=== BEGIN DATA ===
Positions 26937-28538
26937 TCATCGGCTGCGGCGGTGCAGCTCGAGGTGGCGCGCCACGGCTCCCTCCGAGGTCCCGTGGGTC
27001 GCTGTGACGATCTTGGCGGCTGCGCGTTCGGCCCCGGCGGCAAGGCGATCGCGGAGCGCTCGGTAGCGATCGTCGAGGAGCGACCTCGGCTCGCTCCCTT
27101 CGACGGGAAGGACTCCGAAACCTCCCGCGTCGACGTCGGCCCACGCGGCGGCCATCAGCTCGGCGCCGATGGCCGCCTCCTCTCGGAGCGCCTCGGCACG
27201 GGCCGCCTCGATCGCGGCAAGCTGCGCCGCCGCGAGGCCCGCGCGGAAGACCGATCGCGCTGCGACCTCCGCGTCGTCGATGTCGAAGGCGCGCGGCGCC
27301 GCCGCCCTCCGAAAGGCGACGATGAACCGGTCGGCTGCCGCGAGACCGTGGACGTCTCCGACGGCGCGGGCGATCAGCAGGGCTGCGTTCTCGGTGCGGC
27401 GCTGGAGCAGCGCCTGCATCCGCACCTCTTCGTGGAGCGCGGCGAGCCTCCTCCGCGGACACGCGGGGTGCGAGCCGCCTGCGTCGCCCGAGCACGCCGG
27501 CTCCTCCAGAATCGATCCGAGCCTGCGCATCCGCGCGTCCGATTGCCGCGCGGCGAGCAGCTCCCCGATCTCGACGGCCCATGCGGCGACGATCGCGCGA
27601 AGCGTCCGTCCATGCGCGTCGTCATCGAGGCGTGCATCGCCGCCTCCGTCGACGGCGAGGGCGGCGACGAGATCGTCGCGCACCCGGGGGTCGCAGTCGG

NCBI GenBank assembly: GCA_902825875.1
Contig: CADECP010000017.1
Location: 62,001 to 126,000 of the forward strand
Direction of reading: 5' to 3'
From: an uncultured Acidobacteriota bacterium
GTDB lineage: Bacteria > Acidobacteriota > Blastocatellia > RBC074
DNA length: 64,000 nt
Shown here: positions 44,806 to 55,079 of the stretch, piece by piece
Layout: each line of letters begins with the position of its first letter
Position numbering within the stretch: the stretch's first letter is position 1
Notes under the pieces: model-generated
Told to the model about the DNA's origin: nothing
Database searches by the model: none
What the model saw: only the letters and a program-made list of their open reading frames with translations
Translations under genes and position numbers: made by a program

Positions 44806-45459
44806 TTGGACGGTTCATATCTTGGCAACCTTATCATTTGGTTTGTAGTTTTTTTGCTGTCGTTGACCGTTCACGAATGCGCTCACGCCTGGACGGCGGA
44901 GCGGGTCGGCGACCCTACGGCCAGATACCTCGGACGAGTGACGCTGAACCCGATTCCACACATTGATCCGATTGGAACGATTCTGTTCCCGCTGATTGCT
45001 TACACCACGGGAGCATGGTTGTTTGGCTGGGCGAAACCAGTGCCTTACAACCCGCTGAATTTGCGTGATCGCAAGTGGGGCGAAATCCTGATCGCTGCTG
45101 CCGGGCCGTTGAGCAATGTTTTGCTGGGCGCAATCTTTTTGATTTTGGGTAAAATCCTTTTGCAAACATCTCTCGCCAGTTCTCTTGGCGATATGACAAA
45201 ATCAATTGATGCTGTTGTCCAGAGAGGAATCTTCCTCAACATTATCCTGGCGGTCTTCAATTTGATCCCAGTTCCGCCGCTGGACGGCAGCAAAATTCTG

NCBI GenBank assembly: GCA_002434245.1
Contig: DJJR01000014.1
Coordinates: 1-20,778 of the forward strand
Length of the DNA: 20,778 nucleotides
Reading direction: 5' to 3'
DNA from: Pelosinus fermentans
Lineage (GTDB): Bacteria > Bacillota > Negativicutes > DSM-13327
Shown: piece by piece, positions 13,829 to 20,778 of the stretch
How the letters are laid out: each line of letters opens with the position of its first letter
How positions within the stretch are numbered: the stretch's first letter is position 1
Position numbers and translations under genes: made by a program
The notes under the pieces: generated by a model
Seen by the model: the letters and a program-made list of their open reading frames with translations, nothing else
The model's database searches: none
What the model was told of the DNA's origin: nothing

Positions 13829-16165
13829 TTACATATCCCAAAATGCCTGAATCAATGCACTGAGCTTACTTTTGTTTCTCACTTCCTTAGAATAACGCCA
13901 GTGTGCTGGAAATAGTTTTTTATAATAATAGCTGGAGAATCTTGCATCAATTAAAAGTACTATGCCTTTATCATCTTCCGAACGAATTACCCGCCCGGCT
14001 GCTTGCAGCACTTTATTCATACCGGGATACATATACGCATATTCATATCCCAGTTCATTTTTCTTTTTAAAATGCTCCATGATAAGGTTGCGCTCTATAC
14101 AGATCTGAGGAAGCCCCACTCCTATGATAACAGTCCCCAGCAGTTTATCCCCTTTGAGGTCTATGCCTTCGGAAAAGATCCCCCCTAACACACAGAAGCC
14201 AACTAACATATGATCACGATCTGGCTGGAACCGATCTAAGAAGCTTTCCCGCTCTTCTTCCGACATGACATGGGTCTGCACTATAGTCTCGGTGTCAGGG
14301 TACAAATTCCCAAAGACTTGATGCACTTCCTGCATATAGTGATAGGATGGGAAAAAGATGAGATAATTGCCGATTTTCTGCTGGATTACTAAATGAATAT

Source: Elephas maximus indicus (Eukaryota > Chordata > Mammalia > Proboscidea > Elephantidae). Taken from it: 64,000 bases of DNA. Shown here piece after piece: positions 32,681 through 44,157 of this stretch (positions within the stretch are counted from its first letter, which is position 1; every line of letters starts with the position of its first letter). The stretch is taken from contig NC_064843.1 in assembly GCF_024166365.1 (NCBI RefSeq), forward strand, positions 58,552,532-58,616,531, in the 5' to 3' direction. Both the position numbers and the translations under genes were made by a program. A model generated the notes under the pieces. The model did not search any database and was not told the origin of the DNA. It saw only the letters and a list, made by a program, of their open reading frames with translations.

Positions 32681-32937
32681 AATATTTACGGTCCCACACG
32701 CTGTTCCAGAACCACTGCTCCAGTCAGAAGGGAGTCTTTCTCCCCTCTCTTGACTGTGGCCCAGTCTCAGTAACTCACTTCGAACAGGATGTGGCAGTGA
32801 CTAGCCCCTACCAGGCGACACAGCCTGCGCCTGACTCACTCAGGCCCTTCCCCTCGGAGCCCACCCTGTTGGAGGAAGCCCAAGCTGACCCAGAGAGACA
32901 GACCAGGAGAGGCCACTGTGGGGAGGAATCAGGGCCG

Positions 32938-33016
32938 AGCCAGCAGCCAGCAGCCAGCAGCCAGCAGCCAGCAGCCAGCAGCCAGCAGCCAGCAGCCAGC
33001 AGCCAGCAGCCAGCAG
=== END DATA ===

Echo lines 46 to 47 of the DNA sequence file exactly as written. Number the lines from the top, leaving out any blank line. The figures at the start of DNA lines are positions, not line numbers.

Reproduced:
Positions 13829-16165
13829 TTACATATCCCAAAATGCCTGAATCAATGCACTGAGCTTACTTTTGTTTCTCACTTCCTTAGAATAACGCCA